Posted by: Debbie Abrams Kaplan | November 1, 2012

Hurricane Sandy – the generator (and more photos of the neighborhood) – day 4

Before the hurricane, talk was of who had a generator to sell and who got one at the last minute. Turns out a generator is only partially helpful.

We watched some friends’ kids today as they went to get gas for a borrowed generator, and do some grocery shopping. Their experience was similar to others: a line of people  holding gas cans, extending down the block (we saw her picture), an hour wait and rationed gas. We had already filled up our car, as had others who siphoned gas to their generator, though it never occurred to me to siphon it (granted, we don’t have a generator).

siphoning gas from the car into the generator

Depending on the size of the generator and the amount of gas, the generator may not last that long. Our friends estimated that a gallon of gas would power their refrigerator, a space heater and their fish tank for maybe an hour. Since gas is not only rationed, but in short supply (they only have a few gas cans), they’ll have to hit the gas station again tomorrow (if the station has gas and is open – some are out, and some close early).

The other problem with many generators is safety. The fire department has been sending messages to make sure the generator is 15 feet OUTSIDE the house, and vented properly. And also to have functioning carbon monoxide alarms on every floor. Apparently a family in town is hospitalized with carbon monoxide poisoning after fumes came into the house.

The house guests who stayed with us while evacuated actually have a generator hard-wired into their house. As soon as power goes out, the generator kicks on and is strong enough to run both their refrigerators plus heat and lights, from their natural gas line. But they were evacuated. So while they didn’t lose their food, the generator was mostly useless (they didn’t flood, so the sump pump didn’t matter). The sump pump is the main reason some have a generator, to prevent basement flooding.

On a different note, we have family in New Jersey. Mark was able to speak to his 90 year old grandma today. She lives in a senior complex near the shore, lost power. We thought the back-up generators there would provide enough power, but apparently they’re only operating the hall lights, the elevator and some emergency equipment. Residents are without power and helping out the staff (many of whom couldn’t come to work) with cooking. (Of course we offered to bring Grandma here – but she refused). His aunt/uncle and cousin’s family in Central Jersey are also without power. His first cousin on dad’s side is without power as well, in North Jersey.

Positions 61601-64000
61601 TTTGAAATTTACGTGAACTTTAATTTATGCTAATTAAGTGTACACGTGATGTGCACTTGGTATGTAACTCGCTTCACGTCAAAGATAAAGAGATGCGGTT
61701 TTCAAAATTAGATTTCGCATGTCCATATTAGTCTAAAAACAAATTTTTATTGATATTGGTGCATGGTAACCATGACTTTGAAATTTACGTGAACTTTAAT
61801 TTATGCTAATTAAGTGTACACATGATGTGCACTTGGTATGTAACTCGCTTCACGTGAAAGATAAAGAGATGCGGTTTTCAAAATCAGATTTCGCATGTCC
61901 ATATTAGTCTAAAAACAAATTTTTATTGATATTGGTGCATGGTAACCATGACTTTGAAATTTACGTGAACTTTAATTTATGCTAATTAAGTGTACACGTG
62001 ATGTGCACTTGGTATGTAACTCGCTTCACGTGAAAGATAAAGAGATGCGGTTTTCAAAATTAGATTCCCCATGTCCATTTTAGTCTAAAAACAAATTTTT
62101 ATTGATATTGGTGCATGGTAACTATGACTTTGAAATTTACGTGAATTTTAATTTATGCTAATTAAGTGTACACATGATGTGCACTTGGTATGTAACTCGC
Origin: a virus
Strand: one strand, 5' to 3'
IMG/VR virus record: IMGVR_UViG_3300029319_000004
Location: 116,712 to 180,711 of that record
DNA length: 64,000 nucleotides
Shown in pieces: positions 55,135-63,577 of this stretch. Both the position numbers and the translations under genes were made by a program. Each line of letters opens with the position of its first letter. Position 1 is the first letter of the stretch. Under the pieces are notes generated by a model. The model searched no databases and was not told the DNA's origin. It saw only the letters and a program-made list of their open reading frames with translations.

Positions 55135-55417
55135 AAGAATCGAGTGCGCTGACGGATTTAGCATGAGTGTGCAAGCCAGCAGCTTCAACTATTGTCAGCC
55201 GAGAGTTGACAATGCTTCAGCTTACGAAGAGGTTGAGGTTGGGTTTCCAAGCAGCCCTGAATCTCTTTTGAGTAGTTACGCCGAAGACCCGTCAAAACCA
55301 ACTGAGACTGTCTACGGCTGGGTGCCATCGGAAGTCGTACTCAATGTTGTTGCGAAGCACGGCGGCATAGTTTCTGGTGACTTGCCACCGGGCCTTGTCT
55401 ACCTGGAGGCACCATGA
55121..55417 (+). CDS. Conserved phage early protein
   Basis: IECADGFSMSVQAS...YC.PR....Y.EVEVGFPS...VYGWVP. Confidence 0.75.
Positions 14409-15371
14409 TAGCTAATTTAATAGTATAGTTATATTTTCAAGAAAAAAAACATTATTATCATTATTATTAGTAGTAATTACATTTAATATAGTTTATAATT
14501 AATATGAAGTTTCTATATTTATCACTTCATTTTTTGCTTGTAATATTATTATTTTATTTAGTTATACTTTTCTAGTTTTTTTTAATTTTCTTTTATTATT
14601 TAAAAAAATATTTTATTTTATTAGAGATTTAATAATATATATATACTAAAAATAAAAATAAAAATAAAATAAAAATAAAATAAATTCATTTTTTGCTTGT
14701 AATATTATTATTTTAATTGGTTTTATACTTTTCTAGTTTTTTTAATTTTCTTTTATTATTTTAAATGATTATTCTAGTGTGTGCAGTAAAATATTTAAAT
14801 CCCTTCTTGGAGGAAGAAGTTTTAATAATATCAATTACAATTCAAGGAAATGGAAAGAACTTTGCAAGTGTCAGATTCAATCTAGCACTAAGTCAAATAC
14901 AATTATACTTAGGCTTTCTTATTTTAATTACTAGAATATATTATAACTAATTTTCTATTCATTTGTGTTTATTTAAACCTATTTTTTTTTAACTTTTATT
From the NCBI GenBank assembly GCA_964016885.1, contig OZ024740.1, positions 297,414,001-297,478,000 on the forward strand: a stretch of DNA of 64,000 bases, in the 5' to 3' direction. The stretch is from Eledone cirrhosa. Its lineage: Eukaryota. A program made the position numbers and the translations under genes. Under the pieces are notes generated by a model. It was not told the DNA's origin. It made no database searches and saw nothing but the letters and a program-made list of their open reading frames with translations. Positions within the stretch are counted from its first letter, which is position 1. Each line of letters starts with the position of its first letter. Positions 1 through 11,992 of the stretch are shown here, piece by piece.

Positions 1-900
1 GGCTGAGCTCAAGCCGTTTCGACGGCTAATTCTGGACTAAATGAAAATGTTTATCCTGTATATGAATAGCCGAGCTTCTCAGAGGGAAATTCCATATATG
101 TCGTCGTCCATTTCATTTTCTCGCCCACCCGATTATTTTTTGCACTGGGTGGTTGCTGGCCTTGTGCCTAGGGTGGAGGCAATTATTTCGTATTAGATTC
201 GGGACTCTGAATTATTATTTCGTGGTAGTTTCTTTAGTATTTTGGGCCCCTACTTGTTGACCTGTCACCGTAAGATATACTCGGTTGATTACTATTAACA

So we took a walk this afternoon. None of these are our house.

this house had a tarp covering the roof where one tree hit (it was hit by two trees)

another view of the same house – where two trees hit

lots of branches in the street


if a stop sign falls in the forest, will anybody heed it?

a tree across the street from school fell over.

fallen trees are slowly getting cut up by tree services. One friend said the tree service charged them $500 for 20 foot tree. Their neighbor was charged $4,000 for a large tree.

this house was unlucky enough to have a tree fall on it, and another tree fall on two cars in the driveway.

the tree hit the two front cars

tie a yellow ribbon round the old oak tree

neighbor’s tree went through the fence…

…and landed on the garage roof

a decent sunset


  1. Thanks for the shout-out! Thank goodness our power came back today. But it is hard to complain knowing so many people have it far worse than we did, although being in the dark and cold for almost 4 days was no picnic.

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